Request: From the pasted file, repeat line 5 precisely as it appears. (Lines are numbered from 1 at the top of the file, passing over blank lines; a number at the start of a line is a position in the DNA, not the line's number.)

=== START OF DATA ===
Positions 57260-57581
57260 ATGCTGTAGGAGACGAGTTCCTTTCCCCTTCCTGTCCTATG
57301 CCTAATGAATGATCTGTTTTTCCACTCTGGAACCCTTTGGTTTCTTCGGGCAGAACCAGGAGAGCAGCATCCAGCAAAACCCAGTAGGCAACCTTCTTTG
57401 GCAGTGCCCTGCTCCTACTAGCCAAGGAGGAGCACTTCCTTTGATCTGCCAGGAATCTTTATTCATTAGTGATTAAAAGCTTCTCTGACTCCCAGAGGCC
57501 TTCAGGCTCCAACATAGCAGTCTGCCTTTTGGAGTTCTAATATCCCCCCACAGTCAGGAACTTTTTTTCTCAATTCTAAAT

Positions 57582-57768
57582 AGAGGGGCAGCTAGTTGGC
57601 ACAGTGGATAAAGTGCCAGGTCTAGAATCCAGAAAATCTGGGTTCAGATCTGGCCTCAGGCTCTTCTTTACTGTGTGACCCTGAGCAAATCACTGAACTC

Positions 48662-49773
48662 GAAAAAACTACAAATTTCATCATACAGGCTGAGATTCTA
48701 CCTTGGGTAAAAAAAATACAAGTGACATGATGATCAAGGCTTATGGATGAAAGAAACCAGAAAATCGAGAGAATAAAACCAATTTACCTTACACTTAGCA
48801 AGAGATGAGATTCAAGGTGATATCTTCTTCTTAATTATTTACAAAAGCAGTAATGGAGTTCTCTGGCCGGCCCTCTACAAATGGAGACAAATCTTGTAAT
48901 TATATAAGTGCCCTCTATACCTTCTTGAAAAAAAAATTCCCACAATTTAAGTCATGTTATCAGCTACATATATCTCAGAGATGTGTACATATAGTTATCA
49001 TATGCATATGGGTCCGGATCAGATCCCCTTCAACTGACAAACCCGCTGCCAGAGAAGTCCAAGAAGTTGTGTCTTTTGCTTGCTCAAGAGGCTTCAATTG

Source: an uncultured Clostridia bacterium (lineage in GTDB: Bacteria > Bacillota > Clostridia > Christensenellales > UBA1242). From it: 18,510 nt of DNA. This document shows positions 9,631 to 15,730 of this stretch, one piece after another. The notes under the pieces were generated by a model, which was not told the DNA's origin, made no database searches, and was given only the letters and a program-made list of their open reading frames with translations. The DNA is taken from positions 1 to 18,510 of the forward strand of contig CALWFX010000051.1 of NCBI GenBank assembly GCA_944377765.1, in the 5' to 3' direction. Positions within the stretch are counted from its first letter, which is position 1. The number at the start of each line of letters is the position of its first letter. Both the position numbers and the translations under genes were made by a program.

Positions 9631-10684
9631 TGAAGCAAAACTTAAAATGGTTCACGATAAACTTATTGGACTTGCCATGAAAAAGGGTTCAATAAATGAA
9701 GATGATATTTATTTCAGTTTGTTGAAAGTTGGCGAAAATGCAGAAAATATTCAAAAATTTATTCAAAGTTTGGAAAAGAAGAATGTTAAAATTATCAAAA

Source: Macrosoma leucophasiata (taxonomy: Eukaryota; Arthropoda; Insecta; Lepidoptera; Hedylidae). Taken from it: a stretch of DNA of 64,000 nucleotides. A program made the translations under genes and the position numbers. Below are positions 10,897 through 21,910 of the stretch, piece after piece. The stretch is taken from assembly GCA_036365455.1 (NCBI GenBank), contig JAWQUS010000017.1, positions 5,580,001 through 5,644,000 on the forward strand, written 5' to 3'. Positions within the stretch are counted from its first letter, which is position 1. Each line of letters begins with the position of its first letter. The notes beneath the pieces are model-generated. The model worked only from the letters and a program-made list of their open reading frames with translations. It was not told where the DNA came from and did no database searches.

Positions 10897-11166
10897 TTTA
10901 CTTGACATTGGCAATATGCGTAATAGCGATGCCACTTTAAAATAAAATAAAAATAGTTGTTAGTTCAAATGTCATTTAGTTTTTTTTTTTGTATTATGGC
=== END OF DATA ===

57501 TTCAGGCTCCAACATAGCAGTCTGCCTTTTGGAGTTCTAATATCCCCCCACAGTCAGGAACTTTTTTTCTCAATTCTAAAT